China - the world's trade locomotive

By John Ross
0 Comment(s)Print E-mail, April 11, 2014
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Nor has this import situation altered since the Great Recession. Figure 2 shows that OECD data confirm that last year China's imports rose by $132 billion, compared to a rise of $30 billion for the EU - and falls of $8 billion for the U.S. and $53 billion for Japan. China's imports rose four times as much as the EU, while the United States and Japan were declining import markets.

Figure 2

Such trends clearly have major implications for world commerce and ongoing trade negotiations.

First, the recent attempt by the United States to re-raise the question of the RMB's exchange rate was clearly unfounded. On April 8, under a self-explanatory headline "U.S. warns China after renminbi depreciation," the Financial Times carried an off-the-record briefing by a "senior [U.S.] Treasury official." This reported a 2.5 percent depreciation of the RMB since its peak earlier this year - a relatively small adjustment, clearly primarily aimed at preventing speculators having a continuous one way bet, and leaving the RMB 33.5 percent above its 2005 level. Despite this, the unnamed U.S. official declared "serious concerns" if the RMB did not show "adjustment" - apparently code for allowing its exchange rate to go up. But the trade data show clearly China has been the world's most dynamic market for other countries' exports, while last year the United States made no contribution.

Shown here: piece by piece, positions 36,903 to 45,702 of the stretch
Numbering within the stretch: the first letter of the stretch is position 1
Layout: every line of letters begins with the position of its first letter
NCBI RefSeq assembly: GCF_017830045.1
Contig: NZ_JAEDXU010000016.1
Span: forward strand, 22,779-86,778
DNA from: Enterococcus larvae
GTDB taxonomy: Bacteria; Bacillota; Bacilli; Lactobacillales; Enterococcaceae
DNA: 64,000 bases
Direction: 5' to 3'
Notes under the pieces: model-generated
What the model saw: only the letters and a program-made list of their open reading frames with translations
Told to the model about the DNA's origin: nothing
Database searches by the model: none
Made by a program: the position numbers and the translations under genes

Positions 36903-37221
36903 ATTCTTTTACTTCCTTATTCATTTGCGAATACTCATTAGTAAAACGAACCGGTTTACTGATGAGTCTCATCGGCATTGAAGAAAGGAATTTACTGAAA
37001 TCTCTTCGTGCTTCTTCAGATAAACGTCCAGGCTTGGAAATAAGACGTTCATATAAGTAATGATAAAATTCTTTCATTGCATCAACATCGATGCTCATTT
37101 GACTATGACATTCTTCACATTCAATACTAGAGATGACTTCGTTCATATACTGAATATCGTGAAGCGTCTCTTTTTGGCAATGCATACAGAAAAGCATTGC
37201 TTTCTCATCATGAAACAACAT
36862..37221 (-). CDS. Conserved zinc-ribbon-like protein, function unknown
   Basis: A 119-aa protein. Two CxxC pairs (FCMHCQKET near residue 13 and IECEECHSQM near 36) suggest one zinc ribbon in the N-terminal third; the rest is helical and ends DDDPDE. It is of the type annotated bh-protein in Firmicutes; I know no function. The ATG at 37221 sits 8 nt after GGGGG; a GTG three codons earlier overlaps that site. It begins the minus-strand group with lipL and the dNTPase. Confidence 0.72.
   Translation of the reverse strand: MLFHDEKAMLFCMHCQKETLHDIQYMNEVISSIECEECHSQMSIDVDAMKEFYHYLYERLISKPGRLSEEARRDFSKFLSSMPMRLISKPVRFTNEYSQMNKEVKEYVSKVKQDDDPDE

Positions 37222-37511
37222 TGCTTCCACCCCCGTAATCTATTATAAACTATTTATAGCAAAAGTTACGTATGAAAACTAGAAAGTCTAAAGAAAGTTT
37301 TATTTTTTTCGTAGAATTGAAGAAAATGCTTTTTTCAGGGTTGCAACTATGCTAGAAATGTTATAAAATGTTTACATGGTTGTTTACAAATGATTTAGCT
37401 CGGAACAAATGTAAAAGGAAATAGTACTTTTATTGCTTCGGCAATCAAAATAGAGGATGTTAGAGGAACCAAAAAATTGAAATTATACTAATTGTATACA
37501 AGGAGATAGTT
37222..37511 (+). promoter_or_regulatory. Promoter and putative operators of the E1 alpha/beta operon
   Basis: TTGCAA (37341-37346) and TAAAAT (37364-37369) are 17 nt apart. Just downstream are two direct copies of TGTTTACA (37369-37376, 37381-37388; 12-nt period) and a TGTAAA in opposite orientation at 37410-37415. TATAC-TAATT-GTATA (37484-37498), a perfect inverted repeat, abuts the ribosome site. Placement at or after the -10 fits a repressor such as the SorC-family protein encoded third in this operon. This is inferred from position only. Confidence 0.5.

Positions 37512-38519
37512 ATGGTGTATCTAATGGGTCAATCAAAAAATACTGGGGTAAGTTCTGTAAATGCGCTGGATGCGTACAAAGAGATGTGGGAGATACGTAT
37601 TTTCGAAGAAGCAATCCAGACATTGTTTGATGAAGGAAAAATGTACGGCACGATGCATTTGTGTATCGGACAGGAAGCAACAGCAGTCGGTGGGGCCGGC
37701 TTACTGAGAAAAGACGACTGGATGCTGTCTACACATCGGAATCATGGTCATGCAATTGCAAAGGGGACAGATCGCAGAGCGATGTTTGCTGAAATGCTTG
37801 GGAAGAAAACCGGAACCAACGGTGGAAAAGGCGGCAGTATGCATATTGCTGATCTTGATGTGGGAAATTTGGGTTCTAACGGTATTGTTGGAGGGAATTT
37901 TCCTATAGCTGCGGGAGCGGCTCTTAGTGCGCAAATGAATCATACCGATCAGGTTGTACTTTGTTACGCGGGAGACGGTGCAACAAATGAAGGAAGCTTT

That China is the world's most rapidly expanding market for other countries exports, while U.S. import markets have not regained pre-crisis levels, clearly affects China's promotion of an Asian RCEP, including India, Japan, South Korea, Australia, and ASEAN, and the United States promoting a TPP excluding China.

Regrettably, current U.S. policy has moved away from supporting a multilateral opening of the world economy. Instead, as Philip Stephens of the Financial Times noted:

"China has been the big winner from the open global economy… each of the proposed new [U.S.] agreements would leave China on the sidelines. The exclusion of the world's second-biggest economy is more than a coincidence."

The United States recognizes that a relapse into national scale protectionism, of the post-1929 type, would have disastrous consequences, including for itself, but it has been losing to China in an open and competitive world economy. A way to attempt to limit China is, therefore, to create large trade blocs including the United States rather than a truly multilateral global economy.

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